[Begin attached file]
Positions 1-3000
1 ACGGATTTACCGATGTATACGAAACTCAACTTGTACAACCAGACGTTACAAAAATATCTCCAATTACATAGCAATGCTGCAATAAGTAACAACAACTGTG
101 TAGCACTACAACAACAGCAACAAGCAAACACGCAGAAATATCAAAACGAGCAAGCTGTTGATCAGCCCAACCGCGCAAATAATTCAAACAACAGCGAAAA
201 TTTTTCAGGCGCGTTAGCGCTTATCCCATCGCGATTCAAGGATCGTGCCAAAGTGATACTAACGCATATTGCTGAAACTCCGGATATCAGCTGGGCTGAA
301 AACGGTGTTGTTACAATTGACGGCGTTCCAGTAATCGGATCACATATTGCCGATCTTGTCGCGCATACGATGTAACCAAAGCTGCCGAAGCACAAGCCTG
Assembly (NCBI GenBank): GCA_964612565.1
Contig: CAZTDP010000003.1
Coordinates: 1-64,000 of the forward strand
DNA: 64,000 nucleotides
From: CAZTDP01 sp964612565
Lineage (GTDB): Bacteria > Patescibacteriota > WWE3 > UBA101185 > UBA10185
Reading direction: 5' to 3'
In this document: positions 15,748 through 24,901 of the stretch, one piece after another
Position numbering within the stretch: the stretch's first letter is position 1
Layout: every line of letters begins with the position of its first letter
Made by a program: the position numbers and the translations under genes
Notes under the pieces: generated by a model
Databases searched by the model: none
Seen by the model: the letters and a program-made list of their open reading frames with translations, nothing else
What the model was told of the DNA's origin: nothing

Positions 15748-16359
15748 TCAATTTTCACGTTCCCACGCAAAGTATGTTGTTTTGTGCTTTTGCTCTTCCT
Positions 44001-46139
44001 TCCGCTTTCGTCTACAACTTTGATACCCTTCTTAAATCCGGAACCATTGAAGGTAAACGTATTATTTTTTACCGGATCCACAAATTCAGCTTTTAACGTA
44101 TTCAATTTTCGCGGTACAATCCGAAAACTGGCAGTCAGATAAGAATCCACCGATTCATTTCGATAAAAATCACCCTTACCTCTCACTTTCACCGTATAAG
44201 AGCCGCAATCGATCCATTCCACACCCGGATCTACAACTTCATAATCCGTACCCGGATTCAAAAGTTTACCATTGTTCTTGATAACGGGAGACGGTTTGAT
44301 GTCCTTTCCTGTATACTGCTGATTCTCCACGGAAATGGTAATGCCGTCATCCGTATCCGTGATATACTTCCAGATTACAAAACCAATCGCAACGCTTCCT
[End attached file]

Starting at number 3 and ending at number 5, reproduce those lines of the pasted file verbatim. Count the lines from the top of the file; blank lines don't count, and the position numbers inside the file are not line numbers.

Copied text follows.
101 TAGCACTACAACAACAGCAACAAGCAAACACGCAGAAATATCAAAACGAGCAAGCTGTTGATCAGCCCAACCGCGCAAATAATTCAAACAACAGCGAAAA
201 TTTTTCAGGCGCGTTAGCGCTTATCCCATCGCGATTCAAGGATCGTGCCAAAGTGATACTAACGCATATTGCTGAAACTCCGGATATCAGCTGGGCTGAA
301 AACGGTGTTGTTACAATTGACGGCGTTCCAGTAATCGGATCACATATTGCCGATCTTGTCGCGCATACGATGTAACCAAAGCTGCCGAAGCACAAGCCTG